Sunday, September 30, 2012

Guest Post: Not My Problem


The following is a guest post that I am privileged to share.  The author is an adoptive parent from DRC who wishes to remain anonymous.  



Not My Problem

Across the internet, families share through blogs and forums their heart-wrenching adoption stories of things gone wrong. Easily enough with a quick Google search you will find numerous agencies that work with DRC who have had problems with current and former clients in regard to their work with in Congo. 

The resounding message both spoken and unspoken by many families in process and after completion is this..........."It's not my problem."

It's not my problem if your agency isn't allowing contact with known biological or foster parents - we didn't have that experience.

It's not my problem if your agency isn't allowing you to travel, and demanding you use an escort instead - we got to travel.

It's not my problem if you haven't received medical reports/photos/translated documents/or information regarding abandonment - we received one or all of those things from them.

It's not my problem if you are being over charged for your adoption - we aren't hindered by costs.

It's not my problem if you have worries that your child's abandonment story was fabricated - we didn't ask those questions.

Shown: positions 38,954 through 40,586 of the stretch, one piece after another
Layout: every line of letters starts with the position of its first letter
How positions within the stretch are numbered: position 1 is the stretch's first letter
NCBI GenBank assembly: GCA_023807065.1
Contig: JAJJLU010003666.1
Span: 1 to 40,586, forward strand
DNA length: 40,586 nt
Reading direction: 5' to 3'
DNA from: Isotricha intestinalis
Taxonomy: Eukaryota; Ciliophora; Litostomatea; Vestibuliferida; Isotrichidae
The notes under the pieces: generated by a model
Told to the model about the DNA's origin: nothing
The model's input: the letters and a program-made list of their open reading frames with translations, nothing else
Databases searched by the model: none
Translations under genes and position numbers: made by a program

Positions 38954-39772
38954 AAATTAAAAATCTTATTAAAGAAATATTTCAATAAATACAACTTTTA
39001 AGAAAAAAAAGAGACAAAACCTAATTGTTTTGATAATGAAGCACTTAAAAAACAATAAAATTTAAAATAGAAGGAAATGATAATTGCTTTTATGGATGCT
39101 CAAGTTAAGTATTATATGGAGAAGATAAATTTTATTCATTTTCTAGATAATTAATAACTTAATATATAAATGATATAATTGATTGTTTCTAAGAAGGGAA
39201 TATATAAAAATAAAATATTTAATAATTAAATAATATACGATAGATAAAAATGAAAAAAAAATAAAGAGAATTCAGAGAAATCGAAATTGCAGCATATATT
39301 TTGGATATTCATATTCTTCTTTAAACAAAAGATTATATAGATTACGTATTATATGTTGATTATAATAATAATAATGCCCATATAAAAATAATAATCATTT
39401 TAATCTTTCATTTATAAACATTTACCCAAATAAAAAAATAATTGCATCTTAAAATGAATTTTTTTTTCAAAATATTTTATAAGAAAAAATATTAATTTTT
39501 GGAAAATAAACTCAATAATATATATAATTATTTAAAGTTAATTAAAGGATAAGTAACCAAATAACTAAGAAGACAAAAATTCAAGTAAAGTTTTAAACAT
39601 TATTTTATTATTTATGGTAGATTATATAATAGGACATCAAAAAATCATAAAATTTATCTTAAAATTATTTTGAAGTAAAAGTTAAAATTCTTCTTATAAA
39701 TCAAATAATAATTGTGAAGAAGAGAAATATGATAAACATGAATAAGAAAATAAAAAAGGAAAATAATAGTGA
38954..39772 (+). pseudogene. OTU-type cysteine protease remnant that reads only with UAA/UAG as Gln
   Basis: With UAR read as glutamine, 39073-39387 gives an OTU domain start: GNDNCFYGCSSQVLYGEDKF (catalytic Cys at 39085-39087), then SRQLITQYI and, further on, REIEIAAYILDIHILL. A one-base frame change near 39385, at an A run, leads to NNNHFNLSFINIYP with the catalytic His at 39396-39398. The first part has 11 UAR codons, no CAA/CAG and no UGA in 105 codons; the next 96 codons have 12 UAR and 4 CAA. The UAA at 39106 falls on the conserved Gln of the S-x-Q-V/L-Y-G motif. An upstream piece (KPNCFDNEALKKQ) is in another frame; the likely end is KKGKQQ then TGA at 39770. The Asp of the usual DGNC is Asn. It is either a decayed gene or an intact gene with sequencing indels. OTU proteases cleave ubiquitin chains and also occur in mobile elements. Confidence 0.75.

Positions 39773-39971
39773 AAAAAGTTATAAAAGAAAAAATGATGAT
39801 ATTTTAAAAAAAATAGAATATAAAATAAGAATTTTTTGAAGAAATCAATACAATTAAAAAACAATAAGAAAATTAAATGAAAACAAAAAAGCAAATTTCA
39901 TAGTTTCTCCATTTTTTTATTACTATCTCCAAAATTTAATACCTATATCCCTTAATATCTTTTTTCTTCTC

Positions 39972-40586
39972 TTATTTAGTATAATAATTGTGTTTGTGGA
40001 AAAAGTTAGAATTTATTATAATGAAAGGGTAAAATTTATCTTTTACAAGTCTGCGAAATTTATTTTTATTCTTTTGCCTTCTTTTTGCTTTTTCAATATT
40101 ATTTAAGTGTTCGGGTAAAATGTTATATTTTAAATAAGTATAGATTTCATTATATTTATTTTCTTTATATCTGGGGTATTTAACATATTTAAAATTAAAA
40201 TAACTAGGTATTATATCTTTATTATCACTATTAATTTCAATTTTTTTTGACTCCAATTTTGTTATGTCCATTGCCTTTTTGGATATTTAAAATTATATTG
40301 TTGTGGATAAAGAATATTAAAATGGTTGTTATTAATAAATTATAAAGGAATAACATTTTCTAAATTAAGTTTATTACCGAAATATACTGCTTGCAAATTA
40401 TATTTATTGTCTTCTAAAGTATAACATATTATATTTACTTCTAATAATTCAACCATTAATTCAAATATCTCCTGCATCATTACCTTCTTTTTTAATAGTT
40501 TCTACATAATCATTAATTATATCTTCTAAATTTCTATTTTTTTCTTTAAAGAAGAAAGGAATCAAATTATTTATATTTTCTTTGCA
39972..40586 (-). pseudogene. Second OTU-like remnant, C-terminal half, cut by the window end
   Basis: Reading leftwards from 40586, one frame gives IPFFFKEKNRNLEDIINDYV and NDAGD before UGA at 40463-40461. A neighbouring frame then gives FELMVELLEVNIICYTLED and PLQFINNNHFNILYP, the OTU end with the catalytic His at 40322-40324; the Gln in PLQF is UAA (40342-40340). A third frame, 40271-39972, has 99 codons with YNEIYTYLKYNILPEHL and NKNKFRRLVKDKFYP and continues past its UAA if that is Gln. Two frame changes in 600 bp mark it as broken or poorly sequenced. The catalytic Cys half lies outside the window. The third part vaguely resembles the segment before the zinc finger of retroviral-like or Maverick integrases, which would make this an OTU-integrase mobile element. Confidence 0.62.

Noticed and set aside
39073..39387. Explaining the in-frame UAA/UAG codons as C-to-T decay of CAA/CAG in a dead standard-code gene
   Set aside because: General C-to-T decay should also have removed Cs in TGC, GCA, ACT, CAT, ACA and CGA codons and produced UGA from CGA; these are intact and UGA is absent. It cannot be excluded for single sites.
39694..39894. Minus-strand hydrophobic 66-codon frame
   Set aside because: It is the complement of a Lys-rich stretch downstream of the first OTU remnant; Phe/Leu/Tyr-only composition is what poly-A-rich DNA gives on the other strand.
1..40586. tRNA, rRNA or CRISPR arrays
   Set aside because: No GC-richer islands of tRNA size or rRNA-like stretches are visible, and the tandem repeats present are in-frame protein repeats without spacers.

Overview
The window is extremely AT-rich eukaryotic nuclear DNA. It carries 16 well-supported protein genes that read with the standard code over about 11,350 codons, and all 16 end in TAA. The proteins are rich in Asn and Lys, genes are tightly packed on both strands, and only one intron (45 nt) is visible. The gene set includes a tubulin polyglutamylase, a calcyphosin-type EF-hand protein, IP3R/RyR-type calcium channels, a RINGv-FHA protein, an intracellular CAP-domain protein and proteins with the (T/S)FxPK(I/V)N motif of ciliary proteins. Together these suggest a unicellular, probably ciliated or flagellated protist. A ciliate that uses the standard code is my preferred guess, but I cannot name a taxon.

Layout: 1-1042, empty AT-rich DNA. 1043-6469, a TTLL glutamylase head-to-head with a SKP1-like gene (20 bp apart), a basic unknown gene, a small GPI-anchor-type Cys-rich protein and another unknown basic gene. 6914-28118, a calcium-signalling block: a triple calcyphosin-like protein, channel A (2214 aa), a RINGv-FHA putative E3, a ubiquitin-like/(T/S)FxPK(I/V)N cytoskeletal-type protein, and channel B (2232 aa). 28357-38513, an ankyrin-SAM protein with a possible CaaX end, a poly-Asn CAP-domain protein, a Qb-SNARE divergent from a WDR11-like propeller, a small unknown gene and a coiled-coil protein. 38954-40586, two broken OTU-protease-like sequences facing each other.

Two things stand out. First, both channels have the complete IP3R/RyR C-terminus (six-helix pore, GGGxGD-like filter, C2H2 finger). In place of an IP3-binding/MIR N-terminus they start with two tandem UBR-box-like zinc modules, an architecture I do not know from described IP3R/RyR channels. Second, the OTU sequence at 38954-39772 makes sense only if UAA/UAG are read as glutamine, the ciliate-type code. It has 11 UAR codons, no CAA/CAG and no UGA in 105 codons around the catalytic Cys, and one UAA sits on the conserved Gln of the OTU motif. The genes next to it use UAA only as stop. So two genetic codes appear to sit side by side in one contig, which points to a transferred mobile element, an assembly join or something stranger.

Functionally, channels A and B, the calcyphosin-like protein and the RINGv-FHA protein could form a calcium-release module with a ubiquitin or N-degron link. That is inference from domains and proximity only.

It's not my problem if our agency we used has documentation of child trafficking in other countries - they are good Christians and God called us to adopt through them.

I have read these things from many an online forum and personal conversations from other families in process and home from DRC. What I want to say is - It is everyone's problem. For those in process to adopt from DRC - it IS your problem when unethical adoptions are happening in DRC. Your child is not home yet. DRC is not a party to the Hague Convention and whether or not your adoption is completed in a timely manner within DRC or through USCIS (our own government) depends on the delicate balance of individual processes. You may fall in love with a photo of a child halfway around the world - but until that child is home in your arms there are many variables. What agencies are or are not doing within DRC is critically important to the future of your family. Each case of unethical practice is dire to you, as you hope that a spark will not light the fire to the end of adoptions out of DRC.